Burning Flags Press The website of Glen E. Friedman. Renowned for both his work with musicians like Fugazi, Minor Threat, Public Enemy, the Beastie Boys, Slayer (and many, many more) as well as his groundbreaking documentation of the burgeoning skateboard phenomenon in the late `70's, Glen has been privvy to (and has summarily captured on film) some of the coolest stuff ever. He's also an incredibly insightful and nice guy to boot.
SoHo Blues - Photography by Allan Tannenbaum Allan Tannenbaum is a local photographer who has been everywhere and shot everything, from members of Blondie hanging out at the Mudd Club through the collapsing towers of the World Trade Center on September 11th. You could spend hours on this site, and I have.
Robert Otter Photographs Amazing vintage photographs of New York City, specifically my own neighborhood, Greenwich Village.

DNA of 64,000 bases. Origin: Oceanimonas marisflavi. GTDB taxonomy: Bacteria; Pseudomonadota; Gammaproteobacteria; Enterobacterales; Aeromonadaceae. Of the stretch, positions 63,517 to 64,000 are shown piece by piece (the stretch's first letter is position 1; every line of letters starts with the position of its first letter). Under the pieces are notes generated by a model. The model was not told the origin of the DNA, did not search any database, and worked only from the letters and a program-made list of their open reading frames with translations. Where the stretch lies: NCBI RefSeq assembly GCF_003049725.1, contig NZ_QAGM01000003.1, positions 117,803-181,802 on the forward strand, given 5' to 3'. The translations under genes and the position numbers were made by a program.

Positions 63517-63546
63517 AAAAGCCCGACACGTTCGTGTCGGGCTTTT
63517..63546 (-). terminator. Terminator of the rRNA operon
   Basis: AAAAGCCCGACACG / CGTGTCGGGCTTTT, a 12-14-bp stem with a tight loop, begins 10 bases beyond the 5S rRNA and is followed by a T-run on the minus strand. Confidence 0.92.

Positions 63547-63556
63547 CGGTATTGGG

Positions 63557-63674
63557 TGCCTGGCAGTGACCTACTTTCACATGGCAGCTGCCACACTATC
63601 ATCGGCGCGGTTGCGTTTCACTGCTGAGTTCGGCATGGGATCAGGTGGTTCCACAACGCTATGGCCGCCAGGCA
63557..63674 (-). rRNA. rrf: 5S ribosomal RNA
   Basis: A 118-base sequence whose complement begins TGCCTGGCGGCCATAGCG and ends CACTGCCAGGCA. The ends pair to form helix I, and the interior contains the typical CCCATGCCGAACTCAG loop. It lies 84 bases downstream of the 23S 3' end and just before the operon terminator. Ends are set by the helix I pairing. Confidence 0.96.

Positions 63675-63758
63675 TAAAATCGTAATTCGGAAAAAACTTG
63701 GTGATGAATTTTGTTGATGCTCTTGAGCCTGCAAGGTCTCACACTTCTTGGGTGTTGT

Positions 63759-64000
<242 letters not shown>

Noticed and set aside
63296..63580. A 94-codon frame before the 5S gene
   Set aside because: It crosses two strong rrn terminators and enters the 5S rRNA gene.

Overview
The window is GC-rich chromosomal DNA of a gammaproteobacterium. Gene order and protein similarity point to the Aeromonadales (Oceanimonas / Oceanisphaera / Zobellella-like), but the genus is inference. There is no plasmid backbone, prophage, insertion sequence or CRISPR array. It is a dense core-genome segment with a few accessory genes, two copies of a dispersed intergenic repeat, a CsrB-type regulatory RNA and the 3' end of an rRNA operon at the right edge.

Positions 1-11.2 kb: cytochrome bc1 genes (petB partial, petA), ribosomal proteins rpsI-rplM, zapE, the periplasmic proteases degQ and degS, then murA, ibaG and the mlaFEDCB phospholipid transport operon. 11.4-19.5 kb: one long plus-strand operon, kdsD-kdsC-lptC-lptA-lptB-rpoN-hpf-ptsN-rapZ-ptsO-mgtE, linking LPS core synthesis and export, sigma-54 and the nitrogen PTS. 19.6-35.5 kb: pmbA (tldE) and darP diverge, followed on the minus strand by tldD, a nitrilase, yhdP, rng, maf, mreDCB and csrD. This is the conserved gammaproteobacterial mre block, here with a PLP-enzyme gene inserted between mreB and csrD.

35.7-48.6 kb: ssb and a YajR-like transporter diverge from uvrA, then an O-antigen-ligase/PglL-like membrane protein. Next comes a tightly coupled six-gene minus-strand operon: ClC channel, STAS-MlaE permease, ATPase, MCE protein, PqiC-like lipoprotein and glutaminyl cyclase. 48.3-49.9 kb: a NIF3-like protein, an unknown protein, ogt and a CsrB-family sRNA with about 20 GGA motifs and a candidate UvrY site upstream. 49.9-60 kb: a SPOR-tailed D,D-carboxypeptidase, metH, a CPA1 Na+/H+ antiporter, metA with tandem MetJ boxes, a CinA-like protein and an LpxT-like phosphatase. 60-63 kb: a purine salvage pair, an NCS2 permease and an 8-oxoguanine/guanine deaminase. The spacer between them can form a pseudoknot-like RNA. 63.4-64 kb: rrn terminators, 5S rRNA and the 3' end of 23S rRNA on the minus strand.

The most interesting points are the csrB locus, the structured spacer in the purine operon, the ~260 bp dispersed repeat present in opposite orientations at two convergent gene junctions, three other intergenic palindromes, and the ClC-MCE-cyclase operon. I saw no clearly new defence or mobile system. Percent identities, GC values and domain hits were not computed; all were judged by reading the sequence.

oboylephoto Just some intensely cool photographs of abandoned places.
The Weblog of Spumco's John K. The weblog of cartoonist John Kricfalusi, crazed mind and frantic pencil behind the original "Ren & Stimpy," as well as "The Goddamn George Liquor Show." Surreal, unapologetic, uncompromising genius.
Documenting the closing of relatively new restaurants is really more of EV Grieve’s beat than mine, but I spotted this on the way to work this morning, and it struck a chord with me.
I honestly can’t remember what this space was back in the 1980’s, but I remember the upstairs was the home of freaky rock poster gallery, Psychedelic Solution (which I spoke about way back here).
As one of the first high-end restaurants to open up during the initial campaign to turn West 8th Street into some kind of new Restaurant Row, a venture called Elettaria opened up beneath the former Psychedelic Solution around 2008. I never went. Evidently, neither did a lot of people, and the restaurant closed without a lot of fanfare shortly thereafter. Sometime after that -– I can’t even remember -– the space in question was repurposed as a downtown iteration of The Burger Joint (in 2013, evidently). The original Burger Joint still holds its oddball space in the lobby of the Park Meridian in midtown. This downtown version, however, boasted all the same aesthetic trappings and same great fare.